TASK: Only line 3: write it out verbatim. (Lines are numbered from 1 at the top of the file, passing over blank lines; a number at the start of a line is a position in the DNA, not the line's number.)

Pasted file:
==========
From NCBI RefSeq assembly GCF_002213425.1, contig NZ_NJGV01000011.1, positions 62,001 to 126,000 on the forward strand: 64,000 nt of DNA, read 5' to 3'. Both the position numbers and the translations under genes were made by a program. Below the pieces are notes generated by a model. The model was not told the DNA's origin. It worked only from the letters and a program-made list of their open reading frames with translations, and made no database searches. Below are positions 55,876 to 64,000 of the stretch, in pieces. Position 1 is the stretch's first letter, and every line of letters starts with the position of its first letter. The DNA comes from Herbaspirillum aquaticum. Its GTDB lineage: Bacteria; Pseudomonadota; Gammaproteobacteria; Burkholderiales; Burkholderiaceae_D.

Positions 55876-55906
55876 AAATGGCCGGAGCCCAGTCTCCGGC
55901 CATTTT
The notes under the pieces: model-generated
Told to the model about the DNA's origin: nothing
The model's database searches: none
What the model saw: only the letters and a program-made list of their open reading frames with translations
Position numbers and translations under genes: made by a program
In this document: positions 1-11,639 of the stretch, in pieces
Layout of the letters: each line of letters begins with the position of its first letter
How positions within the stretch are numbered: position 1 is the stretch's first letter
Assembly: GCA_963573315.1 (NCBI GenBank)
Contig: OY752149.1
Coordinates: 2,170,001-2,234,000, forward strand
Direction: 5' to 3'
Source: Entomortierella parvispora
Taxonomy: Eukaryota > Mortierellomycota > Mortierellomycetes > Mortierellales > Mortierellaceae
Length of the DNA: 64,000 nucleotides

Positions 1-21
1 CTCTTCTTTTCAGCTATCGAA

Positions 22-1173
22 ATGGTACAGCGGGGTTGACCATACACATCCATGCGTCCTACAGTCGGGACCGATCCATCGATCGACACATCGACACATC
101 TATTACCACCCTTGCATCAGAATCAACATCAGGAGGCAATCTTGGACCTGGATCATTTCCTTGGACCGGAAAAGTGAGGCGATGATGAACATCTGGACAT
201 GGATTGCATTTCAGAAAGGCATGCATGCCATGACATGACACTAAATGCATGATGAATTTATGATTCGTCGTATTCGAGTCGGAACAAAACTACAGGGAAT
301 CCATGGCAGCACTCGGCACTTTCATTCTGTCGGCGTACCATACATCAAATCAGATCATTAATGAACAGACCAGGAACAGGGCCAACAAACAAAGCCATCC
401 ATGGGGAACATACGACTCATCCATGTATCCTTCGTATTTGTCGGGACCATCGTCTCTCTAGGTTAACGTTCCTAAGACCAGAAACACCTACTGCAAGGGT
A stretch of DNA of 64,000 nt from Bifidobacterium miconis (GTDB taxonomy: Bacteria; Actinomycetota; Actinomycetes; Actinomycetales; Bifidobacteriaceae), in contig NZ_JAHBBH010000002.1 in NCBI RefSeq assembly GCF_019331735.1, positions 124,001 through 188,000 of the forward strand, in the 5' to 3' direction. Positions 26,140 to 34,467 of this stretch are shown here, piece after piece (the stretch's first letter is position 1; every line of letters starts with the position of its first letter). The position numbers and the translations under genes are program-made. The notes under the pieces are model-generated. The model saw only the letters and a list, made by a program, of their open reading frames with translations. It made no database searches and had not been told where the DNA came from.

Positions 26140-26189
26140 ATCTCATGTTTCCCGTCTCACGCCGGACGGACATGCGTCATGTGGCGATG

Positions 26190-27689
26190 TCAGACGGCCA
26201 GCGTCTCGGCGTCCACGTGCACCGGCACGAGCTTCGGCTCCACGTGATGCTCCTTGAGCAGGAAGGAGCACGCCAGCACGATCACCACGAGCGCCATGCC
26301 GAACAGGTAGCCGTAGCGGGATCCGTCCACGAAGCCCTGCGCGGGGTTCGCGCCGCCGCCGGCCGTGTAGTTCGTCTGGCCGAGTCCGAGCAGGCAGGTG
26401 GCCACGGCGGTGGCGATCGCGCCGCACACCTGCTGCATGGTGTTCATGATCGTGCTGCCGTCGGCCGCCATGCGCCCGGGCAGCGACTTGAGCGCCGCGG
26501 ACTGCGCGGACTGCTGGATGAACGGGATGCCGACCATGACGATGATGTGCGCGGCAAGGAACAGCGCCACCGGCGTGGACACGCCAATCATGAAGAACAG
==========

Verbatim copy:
55876 AAATGGCCGGAGCCCAGTCTCCGGC